Pharmacy and Therapeutics committees of managed care organizations have traditionally developed formularies by limiting the numbers and kinds of pharmaceuticals they purchase, with the goal of cutting costs. These attempts to manage pharmaceutical costs do not take into account the interrelationship of the costs of various components of care; thus, drug costs may decrease, but expenditures for utilization of other resources may increase. Cost-minimization and basic cost-effectiveness studies, on which many prior- authorization and formulary programs are based, only evaluate only the cost of the drug and its effectiveness. However, with the heightened competition in the healthcare market, emphasis is increasingly being laid on patient satisfaction and outcomes. Cost-utility analysis is a potentially superior pharmacoeconomic tool because it evaluate the effect of drug therapy on quality of life; however, data from such analyses are seldom readily available to the committees that evaluate a drug's potential effects on the entire healthcare system. The purpose of this review is to stress the importance of approaching formulary management from a wider perspective and to emphasize that the results of cost-utility studies should be proactively evaluated and incorporated into decisions regarding formularies. This is especially important for symptom-intensive diseases, such as asthma, in which the quality of life can be notably impaired. Cost-utility analyses should be conducted for all newer therapies, such as salmeterol, which are highly effective and which have a positive impact on quality of life, to determine the overall effect on the managed care plan's budget. (+info)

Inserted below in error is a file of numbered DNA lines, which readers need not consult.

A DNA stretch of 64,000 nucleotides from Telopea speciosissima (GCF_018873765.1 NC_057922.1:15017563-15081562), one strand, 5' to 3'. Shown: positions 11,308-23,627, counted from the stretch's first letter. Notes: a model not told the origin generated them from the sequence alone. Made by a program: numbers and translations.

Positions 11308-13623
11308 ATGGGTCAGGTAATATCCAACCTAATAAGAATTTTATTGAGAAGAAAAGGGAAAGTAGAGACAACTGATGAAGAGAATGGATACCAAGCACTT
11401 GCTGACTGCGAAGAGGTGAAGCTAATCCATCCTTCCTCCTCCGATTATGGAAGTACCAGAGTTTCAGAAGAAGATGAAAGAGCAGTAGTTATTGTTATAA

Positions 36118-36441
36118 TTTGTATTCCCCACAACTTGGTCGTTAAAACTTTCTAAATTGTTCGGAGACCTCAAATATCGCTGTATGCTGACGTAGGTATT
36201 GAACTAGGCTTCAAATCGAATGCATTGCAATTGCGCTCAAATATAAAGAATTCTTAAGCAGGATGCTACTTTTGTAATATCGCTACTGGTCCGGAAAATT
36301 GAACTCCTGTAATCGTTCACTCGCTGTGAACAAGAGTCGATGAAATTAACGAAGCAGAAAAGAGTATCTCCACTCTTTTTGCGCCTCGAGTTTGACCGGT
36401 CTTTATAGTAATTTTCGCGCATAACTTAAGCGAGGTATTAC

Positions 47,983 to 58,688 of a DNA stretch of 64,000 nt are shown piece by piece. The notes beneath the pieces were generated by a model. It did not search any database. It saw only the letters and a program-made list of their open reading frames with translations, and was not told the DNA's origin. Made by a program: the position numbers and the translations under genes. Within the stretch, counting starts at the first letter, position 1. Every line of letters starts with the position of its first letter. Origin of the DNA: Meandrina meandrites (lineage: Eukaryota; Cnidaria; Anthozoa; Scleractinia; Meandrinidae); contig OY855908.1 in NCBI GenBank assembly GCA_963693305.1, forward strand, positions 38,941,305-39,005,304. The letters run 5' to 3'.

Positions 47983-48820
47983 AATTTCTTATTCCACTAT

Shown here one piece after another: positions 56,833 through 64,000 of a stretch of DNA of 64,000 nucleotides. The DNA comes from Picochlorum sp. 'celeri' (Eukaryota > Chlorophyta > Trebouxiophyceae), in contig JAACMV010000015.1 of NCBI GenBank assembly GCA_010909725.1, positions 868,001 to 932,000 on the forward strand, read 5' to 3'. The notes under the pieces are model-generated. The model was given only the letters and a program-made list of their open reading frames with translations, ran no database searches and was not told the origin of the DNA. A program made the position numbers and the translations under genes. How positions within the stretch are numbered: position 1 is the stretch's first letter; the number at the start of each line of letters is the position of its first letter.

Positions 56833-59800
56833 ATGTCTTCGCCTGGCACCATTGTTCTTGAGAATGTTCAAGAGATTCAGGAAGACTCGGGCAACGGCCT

(7/1501) Evaluation of the effect on heart rate variability of a beta2-adrenoceptor agonist and antagonist using non-linear scatterplot and sequence methods.